the world, but the non-runners didn’t really notice. Big city marathons were scarce and small (the Boston Marathon didn’t even award cash prizes until 1986), much less, marathons for which people would dish out money for huge entry fees, plane tickets, and hotels. Fast forward a bit, and it’s as if “everyone” is running 5Ks and 10Ks, half-marathons have burst onto the scene as the most popular race distance, and marathons appear to be more within the average runner’s reach. Running seems to be everywhere lately. I used to mock runners as they apparently struggled up the Ford Island Bridge near my home in Hawaii thinking, “Why would anyone willingly suffer like that?” A few years later, I, too, had been bitten by the running bug.
So perhaps you’re one who doesn’t run. Or you don’t live in Boston. The Boston Marathon wasn’t on your radar because you hadn’t pored over the recent issue of Runner’s World chock full of Boston Marathon features getting everyone all pumped up for the big day. Then something explodes, and the first thought you have is, “Why the Boston Marathon? What’s the significance?” My guess, if this was indeed a foreign terrorist’s act, was that it was Patriot’s Day – and the biggest crowds on Patriot’s Day will be in Boston at the Marathon (or at the Baseball stadium – but I am sure security is much tighter there, since locking down 26.2 miles when no threat is suspected is undoable.) As a runner, I really felt sick to my stomach when I heard the news, putting myself in the shoes of those at the finish, both the spectators cheering on loved ones and those striving for a personal record their first time at the Boston Marathon. Realistically, though, most people don’t run, they don’t love a runner, or running is something that literally never affects their daily lives. There’s an amazing feeling that came with finishing my first marathon, with seeing my family along the way (dragged along by my husband and my friend Christine through cold, rainy weather in Washington, DC), and with running together with tens of thousands of people doing it for a cause, doing it for a “PR”, doing it for a “BQ” time (a Boston Qualifying time), or just doing it because they know they can. I found this quote today which aptly describes the marathon experience: “Everything you ever wanted to know about yourself you can learn in 26.2 miles.”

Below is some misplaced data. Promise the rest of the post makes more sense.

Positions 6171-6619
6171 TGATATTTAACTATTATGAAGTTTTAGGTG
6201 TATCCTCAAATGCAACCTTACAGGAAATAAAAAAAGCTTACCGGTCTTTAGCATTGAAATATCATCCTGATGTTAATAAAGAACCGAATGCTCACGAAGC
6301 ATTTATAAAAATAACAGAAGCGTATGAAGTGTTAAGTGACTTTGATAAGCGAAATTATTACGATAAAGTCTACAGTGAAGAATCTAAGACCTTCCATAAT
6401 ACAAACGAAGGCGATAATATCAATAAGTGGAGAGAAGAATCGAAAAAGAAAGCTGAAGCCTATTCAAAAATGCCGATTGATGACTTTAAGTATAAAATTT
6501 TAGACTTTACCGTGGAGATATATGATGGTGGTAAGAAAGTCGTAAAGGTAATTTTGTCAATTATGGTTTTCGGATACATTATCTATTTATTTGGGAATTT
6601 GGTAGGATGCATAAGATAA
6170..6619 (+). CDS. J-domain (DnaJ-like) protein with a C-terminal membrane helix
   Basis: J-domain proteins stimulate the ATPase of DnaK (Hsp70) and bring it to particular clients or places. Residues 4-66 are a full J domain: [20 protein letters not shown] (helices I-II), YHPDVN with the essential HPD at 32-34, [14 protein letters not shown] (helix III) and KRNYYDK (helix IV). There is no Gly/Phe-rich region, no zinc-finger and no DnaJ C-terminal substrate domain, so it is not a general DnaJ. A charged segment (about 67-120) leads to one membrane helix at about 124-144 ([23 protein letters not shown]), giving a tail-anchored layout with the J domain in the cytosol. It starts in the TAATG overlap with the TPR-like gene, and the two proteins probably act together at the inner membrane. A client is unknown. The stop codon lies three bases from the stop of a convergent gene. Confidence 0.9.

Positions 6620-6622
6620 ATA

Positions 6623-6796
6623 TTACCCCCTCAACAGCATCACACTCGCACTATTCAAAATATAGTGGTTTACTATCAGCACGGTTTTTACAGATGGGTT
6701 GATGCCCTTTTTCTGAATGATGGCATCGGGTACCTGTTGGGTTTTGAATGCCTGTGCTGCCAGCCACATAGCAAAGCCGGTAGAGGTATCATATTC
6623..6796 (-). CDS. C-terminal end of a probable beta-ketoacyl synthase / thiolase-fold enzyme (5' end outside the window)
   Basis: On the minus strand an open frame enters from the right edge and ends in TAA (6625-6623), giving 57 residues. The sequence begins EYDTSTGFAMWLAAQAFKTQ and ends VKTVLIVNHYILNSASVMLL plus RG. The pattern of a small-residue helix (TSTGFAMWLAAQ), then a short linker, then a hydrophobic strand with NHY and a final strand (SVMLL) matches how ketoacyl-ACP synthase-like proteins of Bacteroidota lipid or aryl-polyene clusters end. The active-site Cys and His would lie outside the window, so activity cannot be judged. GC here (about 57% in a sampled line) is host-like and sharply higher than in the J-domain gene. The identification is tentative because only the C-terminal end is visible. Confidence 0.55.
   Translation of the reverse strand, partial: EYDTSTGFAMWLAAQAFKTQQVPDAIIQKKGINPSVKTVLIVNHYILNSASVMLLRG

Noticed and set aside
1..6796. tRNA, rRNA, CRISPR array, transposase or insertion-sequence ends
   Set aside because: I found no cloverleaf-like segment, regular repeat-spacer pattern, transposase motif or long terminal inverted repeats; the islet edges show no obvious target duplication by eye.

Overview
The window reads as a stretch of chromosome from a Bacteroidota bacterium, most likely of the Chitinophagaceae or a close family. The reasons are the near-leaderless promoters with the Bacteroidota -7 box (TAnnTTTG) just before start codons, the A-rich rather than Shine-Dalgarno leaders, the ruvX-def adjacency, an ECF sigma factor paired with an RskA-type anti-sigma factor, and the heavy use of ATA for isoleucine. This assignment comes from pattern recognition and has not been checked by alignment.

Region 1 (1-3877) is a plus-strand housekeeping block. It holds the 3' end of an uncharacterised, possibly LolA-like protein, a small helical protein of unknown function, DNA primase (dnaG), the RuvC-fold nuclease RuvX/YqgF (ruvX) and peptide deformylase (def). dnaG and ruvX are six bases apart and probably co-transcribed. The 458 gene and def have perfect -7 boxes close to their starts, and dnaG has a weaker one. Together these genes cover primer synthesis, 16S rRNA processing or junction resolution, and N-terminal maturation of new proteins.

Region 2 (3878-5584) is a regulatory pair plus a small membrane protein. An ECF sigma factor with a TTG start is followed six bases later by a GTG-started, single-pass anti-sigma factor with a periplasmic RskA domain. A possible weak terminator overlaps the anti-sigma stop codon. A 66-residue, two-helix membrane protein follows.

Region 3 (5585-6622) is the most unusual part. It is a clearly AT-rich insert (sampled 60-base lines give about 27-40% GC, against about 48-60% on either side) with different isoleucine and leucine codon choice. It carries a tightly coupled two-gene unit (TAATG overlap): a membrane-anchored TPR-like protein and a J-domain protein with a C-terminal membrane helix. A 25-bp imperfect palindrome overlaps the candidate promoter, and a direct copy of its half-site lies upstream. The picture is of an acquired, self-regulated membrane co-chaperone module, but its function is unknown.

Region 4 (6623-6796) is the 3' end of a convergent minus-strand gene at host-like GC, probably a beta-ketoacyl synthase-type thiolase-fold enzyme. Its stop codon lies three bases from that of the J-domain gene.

If you’ve cheered someone through a marathon, you’ll understand this one, attributed to Kathrine Switzer (called the “Marathon Woman,” in 1967 Kathrine Switzer became the first woman to officially enter and run the event. From her website: “[Switzer’s] entry [into the Boston Marathon] created an uproar and worldwide notoriety when a race official tried to forcibly remove her from the competition.”):
“If you are losing faith in human nature, go out and watch a marathon.”
There’s just something about that 26.2 miles that particularly inspires. And the Boston 26.2 is the pinnacle of the marathon race year; its screaming crowds of spectators are world-renowned, with the Red Sox game even starting just after 11am in order to enlist the support of baseball fans as the ballpark empties after the (assumed) win. I know this definitely leaves a scar on America, on Boston, on the Marathon, and on runners everywhere. Hopefully it will be one that reminds us of our strength, and brings new resolve and stamina to keep putting one foot in front of the other.